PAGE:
1. I absolutely agree with you that the Eldar Dexes have had fantastic internal balance over the last couple of Editions. Unfortunately, its balance vs. other Dexes was kind of terrible.

    Another thing the Starfire quote brings to mind is a point from a couple of posts I remember from a now-deleted blog. The central theme was that a truly balanced wargame is a contradiction in terms. No commander in their right mind would get into a fair fight, so if you do have a system that always provides fair fights, it’s no longer any kind of simulation of war.

    I haven’t done Stat in too long to remember how to define it, but I think I’d try to set a standard for external balance based on some sort of results spread, with no particular army winning or losing more than like 10% more often than any other. Maybe broader. I don’t actually have the numbers to see what 40K is like in that regard, or where it currently stands.

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  2. Thanks for the insight, a great way of looking at this issue, within and without.

    That Starfire paragraph is gold.

    The line about tournaments and player skill is a funny one, how skill-based can this game really be with so many dice rolls affecting the outcome of a game? Sure you can build an effective list and play to the maths – but it cannot really ever be a skills-based tournament?

    Do you find that when reviewing the outcomes of tournaments? That the lists matter more than the players themselves? Or maybe you do not delve that deeply/get that granular to notice those details.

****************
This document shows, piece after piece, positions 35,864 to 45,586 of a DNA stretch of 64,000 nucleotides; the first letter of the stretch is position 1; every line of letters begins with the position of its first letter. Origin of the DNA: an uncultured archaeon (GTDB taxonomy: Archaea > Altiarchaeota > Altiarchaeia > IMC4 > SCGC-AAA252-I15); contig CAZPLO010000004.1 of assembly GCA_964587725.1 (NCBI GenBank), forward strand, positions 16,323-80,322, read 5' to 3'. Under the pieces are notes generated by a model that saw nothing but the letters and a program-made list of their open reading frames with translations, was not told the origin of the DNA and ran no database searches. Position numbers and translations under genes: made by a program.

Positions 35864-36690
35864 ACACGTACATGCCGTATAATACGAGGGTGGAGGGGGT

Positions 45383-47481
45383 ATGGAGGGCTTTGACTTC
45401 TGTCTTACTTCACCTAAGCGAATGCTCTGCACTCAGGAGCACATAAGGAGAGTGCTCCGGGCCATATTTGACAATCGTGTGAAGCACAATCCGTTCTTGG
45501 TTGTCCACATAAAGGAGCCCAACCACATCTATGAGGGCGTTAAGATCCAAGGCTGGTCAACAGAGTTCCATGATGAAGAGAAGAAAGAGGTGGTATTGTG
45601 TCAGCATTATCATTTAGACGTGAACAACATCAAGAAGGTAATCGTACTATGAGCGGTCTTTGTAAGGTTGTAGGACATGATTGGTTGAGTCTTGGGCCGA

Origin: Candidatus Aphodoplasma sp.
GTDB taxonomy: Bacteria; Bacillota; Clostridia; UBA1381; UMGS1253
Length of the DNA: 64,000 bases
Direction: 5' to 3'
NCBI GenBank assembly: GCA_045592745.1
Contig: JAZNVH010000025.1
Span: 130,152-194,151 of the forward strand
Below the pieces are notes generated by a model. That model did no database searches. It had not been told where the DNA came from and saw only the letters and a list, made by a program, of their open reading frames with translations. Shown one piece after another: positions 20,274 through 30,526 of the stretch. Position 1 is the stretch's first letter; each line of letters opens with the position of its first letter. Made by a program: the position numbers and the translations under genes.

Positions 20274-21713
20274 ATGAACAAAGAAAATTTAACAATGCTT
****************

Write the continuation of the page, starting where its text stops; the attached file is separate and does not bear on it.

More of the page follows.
Keep it up!

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    1. We see the same players showing up in the top standings often enough to be able to say that skill is certainly a factor, even if not a defining factor to the extent of Chess or Go. And honestly, part of that skill is being able to minimize the randomness, or at least the impact of the randomness. Figuring out exactly where 40K stands on the continuum of pure randomness to pure skill would require more data than I’m pretty sure anyone has, but it sure ain’t Baccarat or something.

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      1. I talked about this a little bit on The Best General – I think player skill (including things like list design) are what can get you into contention, get you to the “Top Tables”, but it’s likely random effects (including opponent draws) that determine who among that group wins.

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    2. Player skill inregards to maximizing movement in unorthodox phases is a real thing though, like using two combats to move a total of 12″ in a single combat phase (3″ pile in, 3″ consolidate, attack again, 3″ pile in, 3” consolidate)

      Target priority, using the correct buffs and debuffs; those things are skills. Another skill is intuiting the meta

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      1. Indeed. But no amount of skill will save you from blowing a 2+ save. Minimize the chances to take it? Sure. But even the best of us need to roll dice at one point in the game.

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  3. A fine article. I think the obsession that players have with driving the game to be totally balanced is actually detrimental. How would I ever improve the build of an army or try out new tactics if all it needed was to take X amounts of stuff to fill the points?
    One of the most interesting bits of the hobby is rising to the challenge… Suffering a loss and working out how to beat it; not decrying the whole experience due to a lack of perceived balance.

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  4. Well said.

    I was very excited for 8th, and my first few games were amazing. The shininess wore off pretty quickly though and it became apparent that 8th was not the godsend I had hoped it was.